Dichotomizing Level of Pial Collaterals on Multiphase CT Angiography for Endovascular Treatment in Acute Ischemic Stroke: Should It Be Refined for 6-Hour Time Window?

Article information

Neurointervention. 2019;14(2):99-106
Publication date (electronic) : 2019 July 15
doi : https://doi.org/10.5469/neuroint.2019.00080
1Department of Neurology, Ewha Womans University College of Medicine, Seoul, Korea
2Department of Radiology, Seoul National University Bundang Hospital, Korea
3Department of Neurology, Seoul National University Bundang Hospital, Korea
4Department of Neurology, Gyeongsang National University Changwon Hospital, Changwon, Korea
5Department of Radiology, Chungbuk National University College of Medicine, Cheongju, Korea
Correspondence to: Cheolkyu Jung, MD, PhD Department of Radiology, Seoul National University Bundang Hospital, 82 Gumi-ro 173beon-gil, Seongnam 13620, Korea Tel: +82-31-787-7623 Fax: +82-31-787-4011 E-mail: jck0097@gmail.com
Received 2019 March 18; Revised 2019 May 13; Accepted 2019 June 9.

Abstract

Purpose

Although endovascular treatment is currently thought to only be suitable for patients who have pial arterial filling scores >3 as determined by multiphase computed tomography angiography (mpCTA), a cut-off score of 3 was determined by a study, including patients within 12 hours after symptom onset. We aimed to investigate whether a cut-off score of 3 for endovascular treatment within 6 hours of symptom onset is an appropriate predictor of good functional outcome at 3 months.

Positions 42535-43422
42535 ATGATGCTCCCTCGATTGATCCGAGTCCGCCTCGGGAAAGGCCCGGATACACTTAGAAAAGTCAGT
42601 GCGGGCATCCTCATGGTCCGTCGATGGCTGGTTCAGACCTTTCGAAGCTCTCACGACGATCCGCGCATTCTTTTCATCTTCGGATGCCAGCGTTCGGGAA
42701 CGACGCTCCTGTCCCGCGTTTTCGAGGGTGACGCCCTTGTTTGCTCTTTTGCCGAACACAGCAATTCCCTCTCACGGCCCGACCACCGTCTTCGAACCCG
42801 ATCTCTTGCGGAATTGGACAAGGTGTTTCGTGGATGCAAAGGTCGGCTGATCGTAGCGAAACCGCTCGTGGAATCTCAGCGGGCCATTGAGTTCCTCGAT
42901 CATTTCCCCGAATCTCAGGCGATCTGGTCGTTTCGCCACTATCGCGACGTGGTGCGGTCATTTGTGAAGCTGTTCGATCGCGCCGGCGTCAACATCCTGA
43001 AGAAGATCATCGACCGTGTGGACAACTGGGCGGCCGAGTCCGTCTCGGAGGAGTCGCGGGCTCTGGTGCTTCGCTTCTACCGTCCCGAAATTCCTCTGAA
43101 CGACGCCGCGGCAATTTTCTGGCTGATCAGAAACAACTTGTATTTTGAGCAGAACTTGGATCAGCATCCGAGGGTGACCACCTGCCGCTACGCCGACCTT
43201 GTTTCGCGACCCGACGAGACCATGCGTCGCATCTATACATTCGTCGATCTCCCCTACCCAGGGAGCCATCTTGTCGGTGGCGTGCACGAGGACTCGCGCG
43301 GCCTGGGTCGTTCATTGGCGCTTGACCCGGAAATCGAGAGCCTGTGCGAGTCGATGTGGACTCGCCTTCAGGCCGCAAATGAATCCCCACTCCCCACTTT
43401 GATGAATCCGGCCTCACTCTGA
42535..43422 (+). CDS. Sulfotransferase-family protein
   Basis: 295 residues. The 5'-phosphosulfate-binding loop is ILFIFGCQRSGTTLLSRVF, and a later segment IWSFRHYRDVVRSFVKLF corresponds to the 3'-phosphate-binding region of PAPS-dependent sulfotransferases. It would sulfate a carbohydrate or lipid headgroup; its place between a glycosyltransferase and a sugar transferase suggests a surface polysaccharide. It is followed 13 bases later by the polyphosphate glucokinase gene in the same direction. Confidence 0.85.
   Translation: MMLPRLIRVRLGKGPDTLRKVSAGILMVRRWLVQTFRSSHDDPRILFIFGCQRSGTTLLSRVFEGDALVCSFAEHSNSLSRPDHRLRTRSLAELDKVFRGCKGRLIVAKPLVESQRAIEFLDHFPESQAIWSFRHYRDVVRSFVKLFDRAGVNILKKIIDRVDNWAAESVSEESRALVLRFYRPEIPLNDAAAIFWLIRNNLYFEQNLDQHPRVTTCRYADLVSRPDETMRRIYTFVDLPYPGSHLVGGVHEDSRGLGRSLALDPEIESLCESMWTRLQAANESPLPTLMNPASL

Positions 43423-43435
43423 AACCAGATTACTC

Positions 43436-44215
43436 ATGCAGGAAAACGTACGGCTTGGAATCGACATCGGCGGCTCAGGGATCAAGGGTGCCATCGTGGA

Materials and Methods

From April 2015 to January 2016, acute ischemic stroke patients treated with mechanical thrombectomy within 6 hours of symptom onset were enrolled into this study. Pial arterial filling scores were semi-quantitatively assessed using mpCTA, and clinical and radiological parameters were compared between patients with favorable and unfavorable outcomes. Multivariate logistic regression analysis was then performed to investigate the independent association between clinical outcome and pial collateral score, with the predictive power of the latter assessed using C-statistics.

Results

Of the 38 patients enrolled, 20 (52.6%) had a favorable outcome and 18 had an unfavorable outcome, with the latter group showing a lower mean pial arterial filling score (3.6±0.8 vs. 2.4±1.2, P=0.002). After adjusting for variables with a P-value of <0.1 in univariate analysis (i.e., age and National Institutes of Health Stroke Scale score at admission), pial arterial filling scores higher than a cut-off of 2 were found to be independently associated with favorable clinical outcomes (P=0.012). C-statistic analysis confirmed that our model had the highest prediction power when pial arterial filling scores were dichotomized at >2 vs. ≤2.

Conclusion

A pial arterial filling cut-off score of 2 as determined by mpCTA appears to be more suitable for predicting clinical outcomes following endovascular treatment within 6 hours of symptom onset than the cut-off of 3 that had been previously suggested.

INTRODUCTION

Endovascular treatment in patients with acute ischemic stroke has evolved substantially in recent years. Five randomized clinical trials have led to the establishment of endovascular treatment using stent retriever devices as the standard of care for patients with proximal anterior circulation occlusion [1-3].